Photoshop Brush Tool basics: the Brush Panel
In the previous article in this series, you learned the most basic information every designer needs to know about the Photoshop Brush Tool. With this one, we’ll learn how to more precisely control the brush, and push the limits of its use.
The most complex settings for brushes can be found in the Brush Panel.
Open the Brush Panel from the toolbar or over the menu Window Brush. There is also a shortcut (F5). As you can see, the settings are split into several different categories. We covered the Brush Presets in our previous article, so let’s start by going through the other categories.
Brush Tip Shape
The Brush Tip Shape gives us several very interesting options. It’s best to explore them with a unique brush shape, so I’ve selected the Leaf Brush to demonstrate. I’ve also unchecked all of the other category settings to isolate just the single functionality for now.
Though it’s at the bottom of the panel, lets start by exploring the Spacing, a very powerful option. Per default the spacing is set to 25% for the Leaf Brush. Play around to adjust the spacing for your stroke, which will look different for each brush.
The Flip X and Flip Y options allow you to flip the brush shape horizontally, vertically or both together.
To control the angle you can either:
- Type in a value in the edit field.
- Click on the horizontal line in the small preview image of the brush roundness. Drag the line around the circle, which will increase or decrease the value of the angle.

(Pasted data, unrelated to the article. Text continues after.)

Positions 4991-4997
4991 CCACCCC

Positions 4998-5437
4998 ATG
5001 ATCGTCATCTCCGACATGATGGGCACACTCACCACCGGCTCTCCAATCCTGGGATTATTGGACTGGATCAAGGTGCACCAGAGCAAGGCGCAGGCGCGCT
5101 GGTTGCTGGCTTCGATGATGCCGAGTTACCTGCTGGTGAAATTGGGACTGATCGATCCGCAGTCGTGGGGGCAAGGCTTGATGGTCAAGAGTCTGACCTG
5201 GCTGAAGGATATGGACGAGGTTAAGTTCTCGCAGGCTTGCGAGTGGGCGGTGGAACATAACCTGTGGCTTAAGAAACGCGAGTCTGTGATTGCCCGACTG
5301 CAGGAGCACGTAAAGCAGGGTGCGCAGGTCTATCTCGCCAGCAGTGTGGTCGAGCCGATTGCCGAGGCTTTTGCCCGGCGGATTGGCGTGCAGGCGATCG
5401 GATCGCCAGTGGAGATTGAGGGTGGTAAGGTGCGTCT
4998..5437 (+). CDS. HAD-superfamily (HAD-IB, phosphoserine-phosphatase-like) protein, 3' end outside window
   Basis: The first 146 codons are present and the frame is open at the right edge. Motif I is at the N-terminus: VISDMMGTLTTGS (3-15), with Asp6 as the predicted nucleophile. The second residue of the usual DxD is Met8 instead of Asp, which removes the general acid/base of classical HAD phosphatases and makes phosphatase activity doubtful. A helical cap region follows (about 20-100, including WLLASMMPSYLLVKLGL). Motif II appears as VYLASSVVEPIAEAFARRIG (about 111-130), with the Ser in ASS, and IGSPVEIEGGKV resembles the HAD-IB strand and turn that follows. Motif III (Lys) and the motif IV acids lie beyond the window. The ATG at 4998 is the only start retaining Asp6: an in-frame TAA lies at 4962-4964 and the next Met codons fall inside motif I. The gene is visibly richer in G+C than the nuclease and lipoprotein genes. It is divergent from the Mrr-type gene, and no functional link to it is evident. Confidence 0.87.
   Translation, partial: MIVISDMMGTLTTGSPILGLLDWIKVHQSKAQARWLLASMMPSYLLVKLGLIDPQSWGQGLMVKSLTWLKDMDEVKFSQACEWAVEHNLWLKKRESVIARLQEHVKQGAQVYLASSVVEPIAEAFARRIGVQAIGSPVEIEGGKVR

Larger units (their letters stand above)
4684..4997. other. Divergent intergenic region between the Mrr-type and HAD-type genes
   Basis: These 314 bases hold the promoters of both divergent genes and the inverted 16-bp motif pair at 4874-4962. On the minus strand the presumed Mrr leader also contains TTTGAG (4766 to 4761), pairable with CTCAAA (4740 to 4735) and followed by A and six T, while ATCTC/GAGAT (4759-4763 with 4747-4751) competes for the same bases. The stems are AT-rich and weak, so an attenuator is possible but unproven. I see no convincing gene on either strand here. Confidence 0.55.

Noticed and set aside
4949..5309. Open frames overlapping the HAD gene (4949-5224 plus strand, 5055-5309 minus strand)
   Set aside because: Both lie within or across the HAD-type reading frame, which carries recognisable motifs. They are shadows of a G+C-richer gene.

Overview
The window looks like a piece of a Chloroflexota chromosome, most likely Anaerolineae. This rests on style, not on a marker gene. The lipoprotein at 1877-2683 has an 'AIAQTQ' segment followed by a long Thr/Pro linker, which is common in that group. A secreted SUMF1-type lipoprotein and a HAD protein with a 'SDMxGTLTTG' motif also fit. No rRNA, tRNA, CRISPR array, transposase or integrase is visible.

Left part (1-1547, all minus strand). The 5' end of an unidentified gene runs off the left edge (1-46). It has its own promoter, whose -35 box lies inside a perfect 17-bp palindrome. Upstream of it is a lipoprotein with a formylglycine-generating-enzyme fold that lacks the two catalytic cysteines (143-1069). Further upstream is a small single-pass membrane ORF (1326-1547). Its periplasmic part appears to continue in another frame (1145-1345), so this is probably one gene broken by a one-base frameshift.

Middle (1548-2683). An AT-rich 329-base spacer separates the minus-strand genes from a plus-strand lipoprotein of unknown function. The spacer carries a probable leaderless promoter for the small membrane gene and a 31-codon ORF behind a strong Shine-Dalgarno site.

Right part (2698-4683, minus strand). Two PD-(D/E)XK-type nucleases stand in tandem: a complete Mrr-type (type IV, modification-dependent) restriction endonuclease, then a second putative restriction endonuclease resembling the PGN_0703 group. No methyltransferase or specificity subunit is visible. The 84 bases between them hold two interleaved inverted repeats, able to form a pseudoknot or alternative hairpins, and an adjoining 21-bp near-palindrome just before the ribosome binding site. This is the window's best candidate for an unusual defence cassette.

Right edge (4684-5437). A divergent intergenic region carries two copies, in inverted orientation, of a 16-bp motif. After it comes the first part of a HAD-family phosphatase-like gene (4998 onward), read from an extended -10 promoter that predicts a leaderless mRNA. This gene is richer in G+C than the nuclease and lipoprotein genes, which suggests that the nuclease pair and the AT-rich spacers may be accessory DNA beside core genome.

Roundness can also be set using the small preview image. This time you must click the small dot in the bottom or at the top of the small image and drag up or down. And again, as an alternative you can type the value into the edit field.
The roundness option simply defines the roundness of the brush tip as if it were 100% a perfect circle. If you decrease the value the brush tip will squeeze together in an elliptical tip, until it ends in an almost flat line at 0%.
Hardness gives you control over the brush edge. 0% produces a soft blurred edge, while 100% makes a sharp and crisp edge (see demo for this in the original post here)
For this step, please make sure that only the Shape Dynamics are activated in the Brush Panel.
This setting controls the size of the brush tip each time a new leaf is to be painted on the canvas — they don’t all have to share the same size. The higher the Size Jitter setting, the higher the range in size will be between the smallest and the largest leaf stamped on the page.
This sets the minimum size to which a brush can scaled down.
Angle Jitter changes the orientation, or angle, of your brush.
This option randomizes the roundness of your brush tip.
Again, with this new option, make sure there are no other settings selected. The Scattering setting gives us three simple sliders.
This is how spread out the brush tips are. With a Scatter of 0% the leaf will be in a perfect horizontal line. In the image below you can see how the leaf scatters out from this line when we move the slider to around 121%. If you click the check box labeled ‘Both Axes,’ the scatter will move both along the horizontal and the vertical axes.
With this slider you can control how many brush tips Photoshop will paint on the canvas each time you click. By default, when you click down the paintbrush acts like a stamp — one image at a time. With the count function, you can increase how many of these images are stamped. With a count of five, Photoshop will paint five leaves on the canvas instead of only one.
Photoshop can also randomly change the count value each time the brush is used, so the more to the right you drag the slider, the more randomness you will get. Please note that you must set the count value to a higher value than one before the Count Jitter will start applying any randomness.